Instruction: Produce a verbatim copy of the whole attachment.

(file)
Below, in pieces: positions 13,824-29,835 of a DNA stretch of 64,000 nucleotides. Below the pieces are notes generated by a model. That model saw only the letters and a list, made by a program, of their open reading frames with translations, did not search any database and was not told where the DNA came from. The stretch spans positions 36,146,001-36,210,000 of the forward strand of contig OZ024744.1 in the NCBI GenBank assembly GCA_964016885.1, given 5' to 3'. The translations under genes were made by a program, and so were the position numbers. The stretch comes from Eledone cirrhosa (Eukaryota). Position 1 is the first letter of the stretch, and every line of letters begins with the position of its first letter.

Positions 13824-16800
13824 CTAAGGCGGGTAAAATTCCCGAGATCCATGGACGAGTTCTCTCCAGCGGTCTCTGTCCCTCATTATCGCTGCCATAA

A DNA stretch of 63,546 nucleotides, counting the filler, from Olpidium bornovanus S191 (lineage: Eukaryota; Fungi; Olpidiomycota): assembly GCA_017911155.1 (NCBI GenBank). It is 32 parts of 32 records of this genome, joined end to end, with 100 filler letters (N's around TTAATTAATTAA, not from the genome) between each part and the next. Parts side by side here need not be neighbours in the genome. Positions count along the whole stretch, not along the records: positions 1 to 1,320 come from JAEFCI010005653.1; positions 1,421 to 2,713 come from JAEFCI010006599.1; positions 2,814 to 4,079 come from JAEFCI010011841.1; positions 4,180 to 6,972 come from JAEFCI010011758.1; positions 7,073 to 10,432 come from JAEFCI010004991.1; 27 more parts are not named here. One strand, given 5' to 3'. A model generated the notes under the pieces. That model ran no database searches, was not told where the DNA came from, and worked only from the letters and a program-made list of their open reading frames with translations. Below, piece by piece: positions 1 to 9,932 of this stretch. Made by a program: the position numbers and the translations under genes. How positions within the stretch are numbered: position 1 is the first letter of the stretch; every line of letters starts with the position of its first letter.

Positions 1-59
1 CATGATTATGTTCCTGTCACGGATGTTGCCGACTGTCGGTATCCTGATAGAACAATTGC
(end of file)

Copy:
Below, in pieces: positions 13,824-29,835 of a DNA stretch of 64,000 nucleotides. Below the pieces are notes generated by a model. That model saw only the letters and a list, made by a program, of their open reading frames with translations, did not search any database and was not told where the DNA came from. The stretch spans positions 36,146,001-36,210,000 of the forward strand of contig OZ024744.1 in the NCBI GenBank assembly GCA_964016885.1, given 5' to 3'. The translations under genes were made by a program, and so were the position numbers. The stretch comes from Eledone cirrhosa (Eukaryota). Position 1 is the first letter of the stretch, and every line of letters begins with the position of its first letter.

Positions 13824-16800
13824 CTAAGGCGGGTAAAATTCCCGAGATCCATGGACGAGTTCTCTCCAGCGGTCTCTGTCCCTCATTATCGCTGCCATAA

A DNA stretch of 63,546 nucleotides, counting the filler, from Olpidium bornovanus S191 (lineage: Eukaryota; Fungi; Olpidiomycota): assembly GCA_017911155.1 (NCBI GenBank). It is 32 parts of 32 records of this genome, joined end to end, with 100 filler letters (N's around TTAATTAATTAA, not from the genome) between each part and the next. Parts side by side here need not be neighbours in the genome. Positions count along the whole stretch, not along the records: positions 1 to 1,320 come from JAEFCI010005653.1; positions 1,421 to 2,713 come from JAEFCI010006599.1; positions 2,814 to 4,079 come from JAEFCI010011841.1; positions 4,180 to 6,972 come from JAEFCI010011758.1; positions 7,073 to 10,432 come from JAEFCI010004991.1; 27 more parts are not named here. One strand, given 5' to 3'. A model generated the notes under the pieces. That model ran no database searches, was not told where the DNA came from, and worked only from the letters and a program-made list of their open reading frames with translations. Below, piece by piece: positions 1 to 9,932 of this stretch. Made by a program: the position numbers and the translations under genes. How positions within the stretch are numbered: position 1 is the first letter of the stretch; every line of letters starts with the position of its first letter.

Positions 1-59
1 CATGATTATGTTCCTGTCACGGATGTTGCCGACTGTCGGTATCCTGATAGAACAATTGC